A coronavirus is shown in this colorized transmission electron micrograph. British authorities announced Tuesday that another person has died from infection with the new coronavirus as European scientists revealed the new virus easily infects the cells of the airways of the human lung. THE CANADIAN PRESS/HO-US National Institute for Allergy and Infectious Diseases-RML Beth Fischer
TORONTO - The current cluster of novel coronavirus cases in Britain may have included another infection, a World Health Organization official says.
To date, three members of an extended family have tested positive for the new virus, which is a cousin of the SARS coronavirus. One of the three died earlier this week.
But officials investigating how the virus moved from one member of the family to the next suspect another relative may have contracted the virus and may even have spread it to the third confirmed case in the cluster. This fourth family member had a respiratory illness but was not tested until after she recovered, at which point the test came back negative.
Dr. Anthony Mounts, the WHO's point person for the new coronavirus outbreak, says the U.K. cluster adds slightly to the WHO's concern over the virus, but in the main serves to confirm some things the organization has already strongly suspected.
Those are: In some circumstances, person-to-person spread can occur, though so far, it appears those chains of infection has been short. And while the first few cases spotted all involved severe illness, some infections can produce mild symptoms only.
The WHO revised its new coronavirus case definition this week to remind doctors not to automatically rule out people with mild symptoms when they look for possible cases. And Mounts says the organization's recommendations on how to do surveillance for cases will also be updated.
Mild infections are a mixed blessing. Obviously everyone would hope the virus didn't always cause severe disease. But people suffering only mild infections may be more likely to spread the virus, if the virus transmits easily.
That's because people sick enough to be in hospital ICUs mainly encounter health-care workers protected by masks, but people with mild respiratory infections generally go about their daily life. And mild infections are much harder to spot, especially when they occur during cold and flu season.
The third confirmed case in this cluster had only mild symptoms and has since recovered. "The fact that she had such a mild illness really does raise our concerns about what we might be missing," Mounts admits.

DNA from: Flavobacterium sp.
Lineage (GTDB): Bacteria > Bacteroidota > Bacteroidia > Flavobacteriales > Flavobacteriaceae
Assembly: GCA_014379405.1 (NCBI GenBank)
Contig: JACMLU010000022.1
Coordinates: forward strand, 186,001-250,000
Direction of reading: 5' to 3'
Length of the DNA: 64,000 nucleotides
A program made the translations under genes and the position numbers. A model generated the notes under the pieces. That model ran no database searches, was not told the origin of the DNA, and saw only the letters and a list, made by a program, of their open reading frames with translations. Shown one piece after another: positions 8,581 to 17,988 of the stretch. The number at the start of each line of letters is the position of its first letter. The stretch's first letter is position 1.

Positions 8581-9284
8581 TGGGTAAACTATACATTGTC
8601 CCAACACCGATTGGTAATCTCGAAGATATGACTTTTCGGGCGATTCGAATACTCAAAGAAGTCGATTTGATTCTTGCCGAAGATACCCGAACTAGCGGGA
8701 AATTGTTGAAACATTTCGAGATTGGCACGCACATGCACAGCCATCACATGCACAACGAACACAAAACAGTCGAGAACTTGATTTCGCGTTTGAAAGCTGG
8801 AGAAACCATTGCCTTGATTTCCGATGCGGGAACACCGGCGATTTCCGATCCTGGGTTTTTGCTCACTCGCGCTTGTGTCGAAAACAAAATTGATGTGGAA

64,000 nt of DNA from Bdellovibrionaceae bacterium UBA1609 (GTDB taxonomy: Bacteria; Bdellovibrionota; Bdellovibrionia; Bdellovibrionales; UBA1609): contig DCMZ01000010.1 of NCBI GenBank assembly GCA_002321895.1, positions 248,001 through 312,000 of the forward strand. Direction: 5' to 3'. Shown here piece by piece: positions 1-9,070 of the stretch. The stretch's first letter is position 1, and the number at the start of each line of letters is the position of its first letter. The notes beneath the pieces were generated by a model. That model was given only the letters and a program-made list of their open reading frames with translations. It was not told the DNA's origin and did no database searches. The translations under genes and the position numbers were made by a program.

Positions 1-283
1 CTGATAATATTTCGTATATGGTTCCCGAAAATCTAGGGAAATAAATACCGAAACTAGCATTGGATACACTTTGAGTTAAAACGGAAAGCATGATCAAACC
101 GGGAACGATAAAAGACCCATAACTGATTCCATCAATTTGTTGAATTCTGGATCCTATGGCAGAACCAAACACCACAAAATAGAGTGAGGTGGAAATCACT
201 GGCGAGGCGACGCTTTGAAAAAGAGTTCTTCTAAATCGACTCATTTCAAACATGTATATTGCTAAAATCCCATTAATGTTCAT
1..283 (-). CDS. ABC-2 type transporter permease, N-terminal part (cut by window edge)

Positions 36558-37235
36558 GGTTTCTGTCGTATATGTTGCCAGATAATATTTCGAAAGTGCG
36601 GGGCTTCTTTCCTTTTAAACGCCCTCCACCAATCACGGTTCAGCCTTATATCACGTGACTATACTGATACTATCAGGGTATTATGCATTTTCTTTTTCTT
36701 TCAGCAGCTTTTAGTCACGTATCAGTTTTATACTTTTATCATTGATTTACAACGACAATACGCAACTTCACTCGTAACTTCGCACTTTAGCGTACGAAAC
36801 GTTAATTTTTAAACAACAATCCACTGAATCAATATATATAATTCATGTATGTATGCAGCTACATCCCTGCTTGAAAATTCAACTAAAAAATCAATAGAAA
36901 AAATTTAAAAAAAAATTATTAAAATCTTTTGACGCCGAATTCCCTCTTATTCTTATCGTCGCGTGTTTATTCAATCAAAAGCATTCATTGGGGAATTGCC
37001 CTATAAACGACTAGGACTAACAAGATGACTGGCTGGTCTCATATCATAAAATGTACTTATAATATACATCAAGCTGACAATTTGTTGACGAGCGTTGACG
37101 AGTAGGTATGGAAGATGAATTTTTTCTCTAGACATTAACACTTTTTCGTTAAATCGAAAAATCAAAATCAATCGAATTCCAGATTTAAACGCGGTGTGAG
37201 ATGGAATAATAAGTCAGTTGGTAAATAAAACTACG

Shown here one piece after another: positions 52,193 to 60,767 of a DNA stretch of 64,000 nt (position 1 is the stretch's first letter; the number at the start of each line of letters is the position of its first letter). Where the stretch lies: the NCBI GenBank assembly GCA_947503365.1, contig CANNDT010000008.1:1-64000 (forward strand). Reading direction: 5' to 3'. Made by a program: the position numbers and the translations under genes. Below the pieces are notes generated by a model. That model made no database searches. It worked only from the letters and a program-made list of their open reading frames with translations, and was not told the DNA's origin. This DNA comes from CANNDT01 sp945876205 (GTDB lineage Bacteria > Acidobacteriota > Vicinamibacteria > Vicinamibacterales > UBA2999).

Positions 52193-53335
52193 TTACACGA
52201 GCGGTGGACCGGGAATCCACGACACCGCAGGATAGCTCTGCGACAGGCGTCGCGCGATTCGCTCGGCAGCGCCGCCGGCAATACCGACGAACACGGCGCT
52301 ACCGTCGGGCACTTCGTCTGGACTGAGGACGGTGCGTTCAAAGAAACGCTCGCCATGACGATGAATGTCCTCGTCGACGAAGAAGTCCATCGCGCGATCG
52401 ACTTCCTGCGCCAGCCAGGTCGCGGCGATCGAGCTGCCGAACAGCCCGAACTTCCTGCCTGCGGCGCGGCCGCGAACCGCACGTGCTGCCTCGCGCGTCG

Others share the WHO's concern. In fact, several of the researchers who were key players in the response to the 2002-2003 SARS epidemic admit the patterns they are seeing bring back memories.
"It is certainly beginning to look concerning, given the obvious fact that there can be onward transmission," says Malik Peiris, chair of the department of microbiology at the University of Hong Kong.
"It is somewhat reminiscent of the emergence of SARS in 2002."
Ron Fouchier, a virologist at Erasmus Medical Centre in Rotterdam, the Netherlands, also sees those similarities.
And Fouchier is concerned about how many infections may be going unnoticed, untested or unreported. He notes that several of the 12 confirmed cases were diagnosed in European hospitals.
In addition to the current family cluster in Britain, one case from Qatar was diagnosed in Britain in September and a second from Qatar was diagnosed in Germany in October. Both men got sick in Qatar but left the country for treatment — a practice which is not uncommon for wealthy residents of Middle Eastern countries.
"The fact that we are finding these cases in Europe and not anywhere else, that has to raise suspicion," Fouchier says. "What we're seeing in Europe is just the tip of the iceberg and we really have no clue how big the iceberg is."
Saudi Arabia has reported five cases, the most recent in late November. Qatar has had the two confirmed cases. And Jordan has reported two cases, but the confirmations came months after the two individuals died.
Samples taken during an unexplained respiratory outbreak at a Jordanian hospital last April were tested for the virus late last year. At the time of the outbreak, the existence of the virus was not yet known.
Fouchier feels not enough is being done to find cases or to track down the source of the virus.
The virus's genetic sequence indicates it likely comes from bats, but it still isn't clear how people are becoming infected. "We know that humans don't come into contact with bats a whole lot," Fouchier says.
He and other experts suspect there may be some intermediate host — a domestic animal, perhaps — that is being infected and is passing on the virus to people.
Mounts says the WHO is trying to get countries to look harder for the virus. "We're concerned and really watching it very closely and trying to push people to do more investigation."
He also says the organization is putting together networks of experts to help it with the coronavirus situation — an approach the WHO used with much success during the SARS outbreak.
A laboratory network and a network of expert epidemiologists — sometimes called disease detectives — are being set up. As well, a group of clinical experts who have advised the WHO over the past decade on possible treatments for H5N1 — bird flu — and during the 2009 H1N1 pandemic is being reactivated to help with this situation, Mounts says.